Green Party

What Green growth means for the left

Issue section: 

The Greens' advance in the polls is welcome because it shows the clear mood for radical change in the UK. But, as Mark L Thomas argues, there are limits to the project the party presents.

One of the most interesting and optimistic developments in British politics is the sudden growth in popularity of the Green Party. Last month the Greens announced that the combined membership of the Green Party of England and Wales and the Scottish Greens, at just under 45,000, had surpassed both the Lib Dems and Ukip. In the 2010 general election the Greens got an average of around 1.8 percent; last year they began to move towards 5 percent in opinion polls. In some recent polls they have hit double figures. That suggests that up to 2 million people are considering voting Green.

Red Light from the Greens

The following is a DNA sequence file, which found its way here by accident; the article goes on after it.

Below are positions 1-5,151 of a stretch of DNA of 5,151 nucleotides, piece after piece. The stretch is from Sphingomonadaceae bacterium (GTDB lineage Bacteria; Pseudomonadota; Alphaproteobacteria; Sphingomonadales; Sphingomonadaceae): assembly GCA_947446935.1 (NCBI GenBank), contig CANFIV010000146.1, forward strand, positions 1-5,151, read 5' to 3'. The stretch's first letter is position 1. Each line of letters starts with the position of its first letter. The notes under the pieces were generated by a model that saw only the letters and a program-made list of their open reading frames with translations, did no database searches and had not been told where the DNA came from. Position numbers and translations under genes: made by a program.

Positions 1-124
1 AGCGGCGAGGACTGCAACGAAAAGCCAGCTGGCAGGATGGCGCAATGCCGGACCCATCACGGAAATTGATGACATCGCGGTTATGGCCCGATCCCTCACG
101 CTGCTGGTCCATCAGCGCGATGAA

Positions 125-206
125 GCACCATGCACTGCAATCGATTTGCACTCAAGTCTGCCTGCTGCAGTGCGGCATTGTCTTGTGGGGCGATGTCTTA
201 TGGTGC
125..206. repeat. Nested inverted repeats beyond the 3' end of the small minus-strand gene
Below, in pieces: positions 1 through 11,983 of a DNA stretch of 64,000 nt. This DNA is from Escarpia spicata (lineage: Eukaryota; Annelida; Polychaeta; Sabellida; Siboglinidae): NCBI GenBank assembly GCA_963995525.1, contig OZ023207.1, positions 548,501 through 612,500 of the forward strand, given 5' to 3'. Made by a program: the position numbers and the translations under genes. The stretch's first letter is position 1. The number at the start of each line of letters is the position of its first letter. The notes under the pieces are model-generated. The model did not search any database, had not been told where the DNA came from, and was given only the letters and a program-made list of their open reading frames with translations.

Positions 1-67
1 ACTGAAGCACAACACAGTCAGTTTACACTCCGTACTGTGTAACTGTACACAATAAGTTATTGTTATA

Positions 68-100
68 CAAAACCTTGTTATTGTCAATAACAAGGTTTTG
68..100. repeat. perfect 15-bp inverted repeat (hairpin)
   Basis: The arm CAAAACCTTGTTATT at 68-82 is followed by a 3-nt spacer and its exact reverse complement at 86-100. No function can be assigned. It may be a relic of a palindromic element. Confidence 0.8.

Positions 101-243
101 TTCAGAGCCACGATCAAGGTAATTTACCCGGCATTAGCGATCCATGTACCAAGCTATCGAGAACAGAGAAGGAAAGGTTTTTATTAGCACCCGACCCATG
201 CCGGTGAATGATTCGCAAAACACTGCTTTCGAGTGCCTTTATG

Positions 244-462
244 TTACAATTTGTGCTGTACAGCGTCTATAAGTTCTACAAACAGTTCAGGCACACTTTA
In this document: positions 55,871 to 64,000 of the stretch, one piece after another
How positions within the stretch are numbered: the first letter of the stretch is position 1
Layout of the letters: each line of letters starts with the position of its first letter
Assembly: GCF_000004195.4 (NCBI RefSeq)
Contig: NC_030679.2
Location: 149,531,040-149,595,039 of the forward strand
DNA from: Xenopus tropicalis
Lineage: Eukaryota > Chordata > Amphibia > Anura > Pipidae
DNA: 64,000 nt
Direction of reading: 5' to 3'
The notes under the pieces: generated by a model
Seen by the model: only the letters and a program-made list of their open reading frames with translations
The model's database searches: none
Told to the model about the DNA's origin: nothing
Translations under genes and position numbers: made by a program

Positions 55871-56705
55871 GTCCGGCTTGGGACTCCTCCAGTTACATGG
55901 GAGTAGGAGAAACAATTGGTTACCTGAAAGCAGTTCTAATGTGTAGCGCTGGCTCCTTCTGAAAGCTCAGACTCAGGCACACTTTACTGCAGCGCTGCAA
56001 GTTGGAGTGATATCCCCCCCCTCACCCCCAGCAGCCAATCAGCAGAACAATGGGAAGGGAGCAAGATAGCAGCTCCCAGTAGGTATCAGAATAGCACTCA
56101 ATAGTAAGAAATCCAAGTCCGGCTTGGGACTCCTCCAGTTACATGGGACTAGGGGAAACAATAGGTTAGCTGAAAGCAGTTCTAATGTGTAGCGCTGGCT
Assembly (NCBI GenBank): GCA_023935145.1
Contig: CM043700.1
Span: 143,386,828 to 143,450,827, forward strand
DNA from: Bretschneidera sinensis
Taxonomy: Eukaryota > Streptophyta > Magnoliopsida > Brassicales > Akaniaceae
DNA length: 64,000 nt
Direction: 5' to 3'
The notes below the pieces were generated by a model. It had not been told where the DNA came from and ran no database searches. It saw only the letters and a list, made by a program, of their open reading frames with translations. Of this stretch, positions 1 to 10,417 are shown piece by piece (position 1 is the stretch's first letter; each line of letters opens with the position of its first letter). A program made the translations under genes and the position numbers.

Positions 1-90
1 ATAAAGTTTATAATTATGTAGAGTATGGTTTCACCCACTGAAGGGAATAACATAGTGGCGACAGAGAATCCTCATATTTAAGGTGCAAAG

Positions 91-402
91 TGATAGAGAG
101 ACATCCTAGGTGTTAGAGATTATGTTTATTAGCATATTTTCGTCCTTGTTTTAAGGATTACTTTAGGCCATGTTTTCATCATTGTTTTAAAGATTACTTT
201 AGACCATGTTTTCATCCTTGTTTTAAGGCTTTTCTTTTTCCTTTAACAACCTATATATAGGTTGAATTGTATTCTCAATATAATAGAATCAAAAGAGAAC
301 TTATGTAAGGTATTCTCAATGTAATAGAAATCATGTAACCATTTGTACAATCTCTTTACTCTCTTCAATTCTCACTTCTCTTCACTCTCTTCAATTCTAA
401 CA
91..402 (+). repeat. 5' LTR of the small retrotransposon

Issue section: 

The Green Party's resistance to making an electoral arrangement with Respect is unfortunate, but not entirely uncharacteristic, finds Andrew Stone.

The destructive forces of capitalism are driving us headlong into the sixth great species extinction of the earth's 5 billion year history. The Green Party has done the left a valuable service in highlighting this environmental emergency, and in explaining human-induced climate change as one of its prime motors. It has been disappointing therefore that attempts by the Respect coalition steering committee to cooperate in campaigning for the 10 June elections were so robustly refused by the Green Party leadership. This article explains why.

Moderate progress

Subscribe to RSS - Green Party